which are lines of equal depth. This is the same as what is done on land

    showing height.

    o Shaded Relief Chart shows the seabed features and structural geology. On

    the charts shadows are used to emphasise the features such as cliffs, banks

    and troughs. Where areas are relatively flat no shadows are shown.

     i.e. refer to Real Map of Ireland

     the names of areas on the Real Map of Ireland include the

    geology of the area e.g. Edoras Bank

     Galway Shaded Relief shows how the features of the limestone

    steps continue under the water.

    o Backscatter Chart shows the strength of the signal that is reflected back to the

    vessel from the seafloor. (To help establish understanding of strength of

    signals use analogy of throwing a ball against a hard floor v soft mattress

    what happens to the ball?)

    - If the seabed is hard rock the signal is comes stronger and is

    shown as a dark shade on the chart.

    - If the seabed is sandy or muddy some of the signal is absorbed.

    Therefore when it bounces back the signal is weaker. The colour

    therefore is lighter.

    - On the Backscatter chart you can also see the tracklines of the

    vessel. Tracklines show how the vessel has to go up and down a

    strip of sea like a lawnmower moves across a lawn.

    - The backscatter charts now also show square areas where

    samples were taken.

o Seabed Classification Charts shows the seabed type. It is similar to the

    Backscatter but includes information using the samples showing the sediment

    type (i.e. the different type of soils e.g. mud, gravel, sand, rock). These charts

    are used to establish habitats in areas. We need to know what is under the sea

    to be able to protect it and use it in a sustainable way.

    ; INFOMAR Current national coverage:

    o 26 Bays are being surveyed

    o There are also three priority areas including south west priority / south priority

    and east priority. Priority areas have been selected for a combination of

    reasons such as renewable energy, shipping, marine leisure, safety at sea

    and fishing resources, aggregates.

    o Galway Bay was finished last year.

    o This year INFOMAR has did some of Shannon in March. We are now in Dingle

    surveying. During the year we will also be working on Dublin, Waterford /

    Wexford (outer), Bantry block of south priority area, Killary, Donegal, Sligo,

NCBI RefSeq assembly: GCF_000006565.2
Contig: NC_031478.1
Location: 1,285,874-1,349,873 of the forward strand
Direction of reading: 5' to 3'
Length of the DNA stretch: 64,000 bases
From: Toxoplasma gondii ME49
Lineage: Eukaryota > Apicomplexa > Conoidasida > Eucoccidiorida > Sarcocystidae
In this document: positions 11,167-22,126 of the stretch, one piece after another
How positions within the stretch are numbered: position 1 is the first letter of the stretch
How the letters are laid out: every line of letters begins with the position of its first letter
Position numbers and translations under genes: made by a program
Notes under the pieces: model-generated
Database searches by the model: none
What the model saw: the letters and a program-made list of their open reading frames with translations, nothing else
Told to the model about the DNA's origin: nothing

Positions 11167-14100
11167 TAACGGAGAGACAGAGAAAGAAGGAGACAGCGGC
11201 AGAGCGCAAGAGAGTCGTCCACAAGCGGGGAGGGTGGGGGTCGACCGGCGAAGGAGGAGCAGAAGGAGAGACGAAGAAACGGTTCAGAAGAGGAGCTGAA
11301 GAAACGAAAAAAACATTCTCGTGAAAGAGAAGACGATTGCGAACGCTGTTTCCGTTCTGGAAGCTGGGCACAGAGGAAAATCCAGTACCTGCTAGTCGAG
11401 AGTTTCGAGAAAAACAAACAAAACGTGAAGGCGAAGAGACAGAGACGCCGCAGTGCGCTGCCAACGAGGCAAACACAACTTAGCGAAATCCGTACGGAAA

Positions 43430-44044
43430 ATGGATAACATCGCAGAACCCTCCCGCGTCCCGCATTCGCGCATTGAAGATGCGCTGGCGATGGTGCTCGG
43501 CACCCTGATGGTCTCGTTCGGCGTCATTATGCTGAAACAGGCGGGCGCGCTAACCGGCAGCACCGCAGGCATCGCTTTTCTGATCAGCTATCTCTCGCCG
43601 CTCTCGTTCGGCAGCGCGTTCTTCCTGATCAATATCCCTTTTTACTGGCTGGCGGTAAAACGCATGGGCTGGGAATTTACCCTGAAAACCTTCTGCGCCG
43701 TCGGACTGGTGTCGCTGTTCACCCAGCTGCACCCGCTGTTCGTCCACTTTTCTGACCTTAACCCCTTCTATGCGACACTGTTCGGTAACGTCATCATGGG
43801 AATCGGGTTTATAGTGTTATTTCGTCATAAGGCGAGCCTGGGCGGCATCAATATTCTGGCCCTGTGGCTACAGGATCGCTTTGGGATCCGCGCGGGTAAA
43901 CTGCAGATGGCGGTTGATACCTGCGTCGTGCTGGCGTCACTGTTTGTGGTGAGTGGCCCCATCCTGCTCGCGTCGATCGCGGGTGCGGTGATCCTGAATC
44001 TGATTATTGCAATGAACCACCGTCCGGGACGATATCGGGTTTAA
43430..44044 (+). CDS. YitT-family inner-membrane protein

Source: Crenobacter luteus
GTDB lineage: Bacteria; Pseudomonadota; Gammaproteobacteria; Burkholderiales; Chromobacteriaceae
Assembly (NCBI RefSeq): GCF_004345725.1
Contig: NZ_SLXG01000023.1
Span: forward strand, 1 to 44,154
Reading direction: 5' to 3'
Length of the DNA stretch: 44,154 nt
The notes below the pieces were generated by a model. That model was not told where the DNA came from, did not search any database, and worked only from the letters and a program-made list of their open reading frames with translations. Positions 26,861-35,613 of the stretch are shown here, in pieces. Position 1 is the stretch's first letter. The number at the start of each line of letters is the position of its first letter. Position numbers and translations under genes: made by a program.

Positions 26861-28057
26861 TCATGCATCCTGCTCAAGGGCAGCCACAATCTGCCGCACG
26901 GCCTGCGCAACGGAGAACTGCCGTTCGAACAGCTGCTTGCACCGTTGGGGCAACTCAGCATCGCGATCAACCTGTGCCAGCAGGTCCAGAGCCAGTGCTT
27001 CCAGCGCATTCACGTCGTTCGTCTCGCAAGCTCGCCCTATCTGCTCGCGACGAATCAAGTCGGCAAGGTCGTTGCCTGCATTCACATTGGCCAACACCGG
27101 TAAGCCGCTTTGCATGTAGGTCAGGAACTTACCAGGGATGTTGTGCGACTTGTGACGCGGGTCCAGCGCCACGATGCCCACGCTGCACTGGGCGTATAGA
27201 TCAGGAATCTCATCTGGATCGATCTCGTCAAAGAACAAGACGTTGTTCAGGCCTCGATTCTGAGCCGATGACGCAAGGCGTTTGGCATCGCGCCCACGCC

Lough Foyle.


    ; Multibeam echo sounders can pick up minor variations on the seabed floor such as


    ; (point out on the Real Map of Ireland locations of Shipwrecks of interest that are

    within Irish waters.

    ; The Shipwreck Inventory of Ireland includes all known wrecks up to 1945. There

    are approximately 10,000 records that have been compiled and integrated into the

    shipwreck database.

    o Wrecks over 100 years old and archaeological objects found underwater are

    protected under the National Monuments (Amendment) Acts 1987 and 1994.

    o Significant wrecks less than 100 years old can be designated by Underwater

    Heritage Order on account of their historical, archaeological or artistic

    importance as is the case with the wreck of the Co. Cork RMS Lusitania

    located off Kinsale Head

    o Under the legislation all diving on known protected wreck sites or with the

    intention of searching for archaeological underwater material is subject to

    licensing requirements.

    o allows you to download information about

    shipwrecks in the world including Irish waters.


; RMS Lusitania:

    - The RMS Lusitania was a British ocean liner torpedoed and sunk by the U-boat

    U-20, on 7 May 1915.

    - The ship sank in 18 minutes, eight miles (15 km) off the Old Head of Kinsale,

    Ireland, killing 1,198 of the 1,959 people aboard. The sinking was instrumental

    in bringing the United States into the war.

    - It is considered the second most famous civilian passenger liner disaster, after

    the sinking of the RMS Titanic.

    - The British Government was quick to demonise the Germans for sinking a ship

    carrying civilian passengers, while the German Government claimed that the

    Lusitania was in fact an “armed merchant cruiser” with mountings for guns and

    with a cargo of ammunition, which gave them a legitimate reason to torpedo the

    ship without warning.

; Bismarck:

    - The Bismarck (and her sister ship the Tirpitz) were considered the fastest, most

    powerful battleships afloat in 1941 and Hitler‟s pride and joy.. However after a

    nine day chase, which involved the sinking of England‟s famous battle cruiser

    HMS Hood, the Bismarck sank during combat with the Royal Navy in the North

    Atlantic in May 1941 after having been crippled by a torpedo from an old